What you should know about the alternative dispute resolution
Next year, all retailers in the European Union need to prominently state that customers can exercise new dispute resolution rights, provide a link to the EU website explaining these rights, and state whether the store opts in or opts out of the EU scheme. Here’s what you should know about this alternative dispute resolution.
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The new EU legislation, which takes effect from 9 January 2016, affects the provision of online customer service. It changes the way issues and disputes can be resolved out of court. This legislation is the result of the European Union deciding in 2013 to extend the use of alternative dispute resolution, in order to boost consumer confidence and internal market performance.
What are ADR and ODR?
Now, if a consumer has a problem with a retailer regarding a product or service they bought, they can settle it through an alternative dispute resolution (ADR) or online dispute resolution (ODR) procedure. This alternative way of resolving disputes is, in general, easier, faster and cheaper than resolving those disputes before a court. These procedures can have different forms and different names, such as arbitration, mediation, ombudsmen and complaints boards.
Online Dispute Resolution
By 9 July of this year, all EU member states had to translate the directive into rights and obligations for traders and consumers. The national laws will come into force at the beginning of next year. And from 9 January 2016, all businesses selling goods or services online must link to the ODR platform of the European Commission. This platform, which is designed to help consumers who have bought something online and have a problem with that online purchase, allows customers to submit their dispute and conduct the alternative dispute resolution procedure online in any of the 23 official EU languages. This platform will be operational from the beginning of 2016.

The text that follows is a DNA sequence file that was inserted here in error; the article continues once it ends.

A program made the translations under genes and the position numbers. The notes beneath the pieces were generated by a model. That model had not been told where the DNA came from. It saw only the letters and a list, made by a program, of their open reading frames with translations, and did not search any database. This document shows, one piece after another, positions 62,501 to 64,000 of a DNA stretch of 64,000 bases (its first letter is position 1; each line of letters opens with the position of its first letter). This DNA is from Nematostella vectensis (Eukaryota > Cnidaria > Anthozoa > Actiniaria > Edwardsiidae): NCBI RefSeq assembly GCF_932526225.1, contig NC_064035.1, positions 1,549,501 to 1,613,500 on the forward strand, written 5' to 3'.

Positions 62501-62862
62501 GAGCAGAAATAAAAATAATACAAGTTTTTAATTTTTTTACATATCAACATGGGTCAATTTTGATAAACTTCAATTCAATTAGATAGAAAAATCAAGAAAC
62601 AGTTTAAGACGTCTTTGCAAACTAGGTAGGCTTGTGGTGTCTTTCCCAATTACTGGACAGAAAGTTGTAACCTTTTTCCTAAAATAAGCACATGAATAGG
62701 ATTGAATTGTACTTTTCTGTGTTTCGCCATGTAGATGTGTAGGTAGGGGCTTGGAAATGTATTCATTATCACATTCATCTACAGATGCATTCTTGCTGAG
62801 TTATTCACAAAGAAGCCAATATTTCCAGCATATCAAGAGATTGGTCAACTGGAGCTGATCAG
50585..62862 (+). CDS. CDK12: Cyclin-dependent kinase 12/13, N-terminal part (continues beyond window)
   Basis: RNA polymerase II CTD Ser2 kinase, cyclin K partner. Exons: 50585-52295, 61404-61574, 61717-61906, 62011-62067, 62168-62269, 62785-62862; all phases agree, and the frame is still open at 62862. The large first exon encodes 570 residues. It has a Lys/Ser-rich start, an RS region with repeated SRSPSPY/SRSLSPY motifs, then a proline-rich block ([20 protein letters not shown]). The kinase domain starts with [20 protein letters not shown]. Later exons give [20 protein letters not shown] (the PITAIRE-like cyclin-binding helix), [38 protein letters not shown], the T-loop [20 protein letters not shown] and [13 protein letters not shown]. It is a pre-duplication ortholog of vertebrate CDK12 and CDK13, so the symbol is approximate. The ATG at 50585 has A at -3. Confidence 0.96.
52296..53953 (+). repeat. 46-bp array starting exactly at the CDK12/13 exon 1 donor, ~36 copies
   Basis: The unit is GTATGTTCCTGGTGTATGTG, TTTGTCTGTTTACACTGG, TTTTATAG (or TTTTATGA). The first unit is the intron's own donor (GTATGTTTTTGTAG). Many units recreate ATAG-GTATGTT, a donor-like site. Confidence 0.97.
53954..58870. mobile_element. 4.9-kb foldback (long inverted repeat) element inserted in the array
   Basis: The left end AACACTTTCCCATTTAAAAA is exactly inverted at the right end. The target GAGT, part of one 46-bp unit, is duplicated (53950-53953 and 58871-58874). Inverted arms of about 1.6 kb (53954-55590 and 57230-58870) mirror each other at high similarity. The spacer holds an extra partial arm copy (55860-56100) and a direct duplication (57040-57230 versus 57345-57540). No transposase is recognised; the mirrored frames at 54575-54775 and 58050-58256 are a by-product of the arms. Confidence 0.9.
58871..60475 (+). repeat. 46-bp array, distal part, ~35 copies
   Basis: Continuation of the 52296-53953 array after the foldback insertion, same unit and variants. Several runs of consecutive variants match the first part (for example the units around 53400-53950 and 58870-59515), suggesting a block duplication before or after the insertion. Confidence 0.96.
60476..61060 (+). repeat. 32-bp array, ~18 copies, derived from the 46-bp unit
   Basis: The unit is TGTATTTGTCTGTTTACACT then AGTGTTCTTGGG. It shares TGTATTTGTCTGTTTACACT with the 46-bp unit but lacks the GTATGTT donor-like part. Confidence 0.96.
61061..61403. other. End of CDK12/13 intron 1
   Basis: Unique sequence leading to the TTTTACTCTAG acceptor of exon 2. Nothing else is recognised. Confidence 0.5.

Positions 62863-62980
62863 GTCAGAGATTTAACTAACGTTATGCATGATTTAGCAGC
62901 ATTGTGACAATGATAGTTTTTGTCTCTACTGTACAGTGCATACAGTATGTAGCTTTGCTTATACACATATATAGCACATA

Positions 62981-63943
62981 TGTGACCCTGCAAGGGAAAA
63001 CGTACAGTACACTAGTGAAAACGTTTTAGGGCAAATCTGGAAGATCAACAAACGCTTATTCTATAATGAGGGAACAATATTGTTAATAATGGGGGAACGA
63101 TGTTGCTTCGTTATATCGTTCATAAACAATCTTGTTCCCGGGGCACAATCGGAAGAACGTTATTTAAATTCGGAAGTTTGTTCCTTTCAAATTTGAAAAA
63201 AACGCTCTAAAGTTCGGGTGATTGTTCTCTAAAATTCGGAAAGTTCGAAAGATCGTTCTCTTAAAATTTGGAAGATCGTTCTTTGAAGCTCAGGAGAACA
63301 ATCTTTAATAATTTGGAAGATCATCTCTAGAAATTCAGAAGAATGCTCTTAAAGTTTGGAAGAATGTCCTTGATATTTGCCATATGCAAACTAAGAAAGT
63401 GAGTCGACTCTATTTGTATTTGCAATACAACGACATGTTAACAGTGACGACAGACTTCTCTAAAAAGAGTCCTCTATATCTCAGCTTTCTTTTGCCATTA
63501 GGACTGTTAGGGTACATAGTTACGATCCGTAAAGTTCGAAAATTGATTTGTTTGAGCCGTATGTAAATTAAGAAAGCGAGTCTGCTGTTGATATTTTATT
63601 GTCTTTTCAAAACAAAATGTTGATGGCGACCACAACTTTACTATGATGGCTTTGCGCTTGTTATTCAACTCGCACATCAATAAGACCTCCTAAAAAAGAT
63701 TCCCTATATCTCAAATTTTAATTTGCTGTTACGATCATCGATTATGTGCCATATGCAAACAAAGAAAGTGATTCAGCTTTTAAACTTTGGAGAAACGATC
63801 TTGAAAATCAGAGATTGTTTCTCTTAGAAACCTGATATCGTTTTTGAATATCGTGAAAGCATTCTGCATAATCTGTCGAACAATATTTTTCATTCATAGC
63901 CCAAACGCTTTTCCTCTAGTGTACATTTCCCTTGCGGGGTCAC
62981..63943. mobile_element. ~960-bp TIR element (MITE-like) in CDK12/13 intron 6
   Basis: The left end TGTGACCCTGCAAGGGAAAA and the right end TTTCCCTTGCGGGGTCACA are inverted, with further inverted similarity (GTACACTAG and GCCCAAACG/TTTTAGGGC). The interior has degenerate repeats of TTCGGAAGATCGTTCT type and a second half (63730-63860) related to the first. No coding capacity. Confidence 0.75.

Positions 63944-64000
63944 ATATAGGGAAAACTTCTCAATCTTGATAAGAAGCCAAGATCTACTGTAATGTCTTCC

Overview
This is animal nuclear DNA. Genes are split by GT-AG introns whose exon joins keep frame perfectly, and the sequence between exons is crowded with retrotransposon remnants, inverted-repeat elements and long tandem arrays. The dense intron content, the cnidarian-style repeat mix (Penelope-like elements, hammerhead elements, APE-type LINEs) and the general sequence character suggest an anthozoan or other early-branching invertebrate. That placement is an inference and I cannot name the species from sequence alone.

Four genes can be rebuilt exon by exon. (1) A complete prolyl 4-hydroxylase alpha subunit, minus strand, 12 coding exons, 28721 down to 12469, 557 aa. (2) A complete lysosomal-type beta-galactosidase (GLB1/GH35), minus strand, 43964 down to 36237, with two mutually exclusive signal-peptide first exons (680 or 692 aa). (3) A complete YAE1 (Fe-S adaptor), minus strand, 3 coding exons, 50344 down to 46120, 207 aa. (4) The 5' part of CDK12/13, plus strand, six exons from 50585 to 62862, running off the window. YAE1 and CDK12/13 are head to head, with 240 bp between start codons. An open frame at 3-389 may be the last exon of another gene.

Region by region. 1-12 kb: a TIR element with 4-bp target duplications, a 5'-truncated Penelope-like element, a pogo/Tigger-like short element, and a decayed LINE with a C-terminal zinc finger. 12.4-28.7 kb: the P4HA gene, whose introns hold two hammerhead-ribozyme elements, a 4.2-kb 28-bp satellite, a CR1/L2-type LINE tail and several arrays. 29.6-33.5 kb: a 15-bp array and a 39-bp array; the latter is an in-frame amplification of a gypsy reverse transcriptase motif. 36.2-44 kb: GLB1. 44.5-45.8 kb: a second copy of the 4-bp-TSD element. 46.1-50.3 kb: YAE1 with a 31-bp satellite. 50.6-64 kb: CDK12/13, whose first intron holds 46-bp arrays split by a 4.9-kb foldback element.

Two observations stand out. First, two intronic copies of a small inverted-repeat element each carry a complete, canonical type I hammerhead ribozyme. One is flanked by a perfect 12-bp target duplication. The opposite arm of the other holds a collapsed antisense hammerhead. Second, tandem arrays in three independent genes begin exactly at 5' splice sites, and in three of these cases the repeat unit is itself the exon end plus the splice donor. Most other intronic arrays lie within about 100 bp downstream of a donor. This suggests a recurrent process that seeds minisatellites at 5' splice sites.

Duty to inform consumers
British ecommerce association IMRG compiled an overview which contains all the important details of the new solution. As said, all retailers in the EU must state on their websites that customers can exercise new dispute resolution rights and they should accompany this text with a link to the EU website that explains these rights. And if a retailer opts in, he must put in place arrangements to facilitate alternative online dispute resolution.
According to IMRG, some member states already have full ADR coverage, while others – such as France, Germany and Ireland – have sector-specific bodies but no central national body. And there are EU countries that have no history of ADR, except for some judicial mediation or arbitration, and therefore need to establish a new national body.
Mandatory or voluntary
Traders are able to specify which ADR provider(s) they want to use, but an ADR clause can’t be binding for consumers. According to IMRG, ADR can be either mandatory or voluntary, but in countries where it’s mandatory for retailers, the consumer will likely be able to contact the national body to resolve disputes.
Important to know is that consumers must first contact the retailer to try to resolve the problem before they raise a complaint with an ADR provider. Also, ADR procedures may cost consumers money, but they should be as inexpensive as possible.